Health/Science/Tech | KERA News

Health/Science/Tech

Every week, KERA explores the latest in health, science and technology in North Texas through two main series, Vital Signs and Breakthroughs.

University of North Texas Ph.D candidate Ethan McBride prepares the precursor to the illegal drug PCP in a trailer.
Credit Lauren Silverman / KERA News

Vital Signs

In Vital Signs, Sam Baker taps into the expertise of local health care leaders to provide insight into your everyday health and well-being.

Breakthroughs

In Breakthroughs, KERA reporters delve into the latest health-related technologies developed in North Texas and across the state. From the Zika virus to fried chicken, no scientific topic is off limits. 

Learn more in-depth multimedia projects: Surviving Ebola, a look at how Ebola made its way to Dallas and the lessons local hospitals and governments learned; Growing Up After Cancer, the journey of one North Texas boy with cancer; and The Broken Hip, an in-depth look at how a fall can change everything.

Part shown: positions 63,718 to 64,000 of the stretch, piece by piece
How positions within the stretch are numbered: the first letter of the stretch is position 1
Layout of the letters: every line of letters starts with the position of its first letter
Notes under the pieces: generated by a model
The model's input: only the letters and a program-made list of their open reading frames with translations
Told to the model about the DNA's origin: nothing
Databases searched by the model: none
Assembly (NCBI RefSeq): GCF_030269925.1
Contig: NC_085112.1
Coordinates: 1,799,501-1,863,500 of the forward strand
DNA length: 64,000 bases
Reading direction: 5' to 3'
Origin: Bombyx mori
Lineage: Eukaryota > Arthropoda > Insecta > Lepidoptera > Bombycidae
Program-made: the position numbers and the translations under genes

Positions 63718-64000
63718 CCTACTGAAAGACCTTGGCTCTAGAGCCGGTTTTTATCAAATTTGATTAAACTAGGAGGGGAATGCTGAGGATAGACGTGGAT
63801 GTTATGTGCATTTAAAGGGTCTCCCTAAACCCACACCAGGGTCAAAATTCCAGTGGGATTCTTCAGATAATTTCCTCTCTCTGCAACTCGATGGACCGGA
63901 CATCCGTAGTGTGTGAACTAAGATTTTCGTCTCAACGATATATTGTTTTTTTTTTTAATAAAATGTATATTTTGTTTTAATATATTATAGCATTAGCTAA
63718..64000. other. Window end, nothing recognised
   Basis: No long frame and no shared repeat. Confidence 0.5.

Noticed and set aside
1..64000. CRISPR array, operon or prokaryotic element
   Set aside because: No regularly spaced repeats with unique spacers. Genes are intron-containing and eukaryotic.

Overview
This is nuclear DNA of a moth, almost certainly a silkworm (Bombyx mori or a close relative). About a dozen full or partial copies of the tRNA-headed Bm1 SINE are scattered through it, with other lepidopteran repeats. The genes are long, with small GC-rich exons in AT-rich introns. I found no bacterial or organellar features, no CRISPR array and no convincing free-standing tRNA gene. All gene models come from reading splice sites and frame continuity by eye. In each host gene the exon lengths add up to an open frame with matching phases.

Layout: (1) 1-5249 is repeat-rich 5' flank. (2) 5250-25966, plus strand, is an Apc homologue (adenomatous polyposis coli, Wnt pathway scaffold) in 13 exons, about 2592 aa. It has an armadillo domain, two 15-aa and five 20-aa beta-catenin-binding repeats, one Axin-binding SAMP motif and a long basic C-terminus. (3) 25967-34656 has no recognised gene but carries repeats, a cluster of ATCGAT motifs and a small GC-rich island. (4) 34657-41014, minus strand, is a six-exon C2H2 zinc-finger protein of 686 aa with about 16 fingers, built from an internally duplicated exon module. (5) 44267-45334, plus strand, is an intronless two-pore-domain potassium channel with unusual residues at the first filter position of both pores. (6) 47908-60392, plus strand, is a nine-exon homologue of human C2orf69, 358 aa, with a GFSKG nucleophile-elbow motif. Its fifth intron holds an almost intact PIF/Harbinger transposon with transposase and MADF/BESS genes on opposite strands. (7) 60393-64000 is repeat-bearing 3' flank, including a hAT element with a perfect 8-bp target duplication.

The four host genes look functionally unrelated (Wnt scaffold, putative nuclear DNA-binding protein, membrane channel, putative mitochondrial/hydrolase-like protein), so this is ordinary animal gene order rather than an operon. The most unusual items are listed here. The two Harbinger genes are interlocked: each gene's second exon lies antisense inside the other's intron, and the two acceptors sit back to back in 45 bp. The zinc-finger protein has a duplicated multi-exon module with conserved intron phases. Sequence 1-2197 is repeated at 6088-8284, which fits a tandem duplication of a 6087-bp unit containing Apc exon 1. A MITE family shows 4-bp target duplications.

Dallas, TX – The Center for Disease Control estimates that more than three million Americans are chronically infected with hepatitis C. In Dallas, University Of Texas Southwestern's Dr. William Lee first started seeing patients more than twenty years ago, when the cure rate was just five percent. Now his patients are seeing a cure rate of close to 70 percent thanks to two new drugs that received FDA approval this summer. KERA's Sujata Dand has more on this groundbreaking research.

Dallas, TX – This week, KERA 90.1 is airing a series of reports: 'Engineering Hope: Groundbreaking Research That Could Change Our Lives'. In today's report KERA's BJ Austin visits a lab where researchers from North Texas universities are developing the next generation of prosthetic limbs for injured soldiers. It's cutting-edge research that could allow amputees to move more naturally and sense feeling with their artificial limbs.

Dallas, TX – Priority one for state lawmakers meeting in Austin next week is to plug a $25 billion budget shortfall. Just how big is that? Well, if you shut down all the prisons, laid off every state trooper, eliminated every service except public education, higher education and health care, you still wouldn't cut $25 billion.

Governor Rick Perry and others have suggested Texas drop out of Medicaid, the federal-state health program for low income children, elderly and the disabled. It's Texas's fastest growing expense.

Pages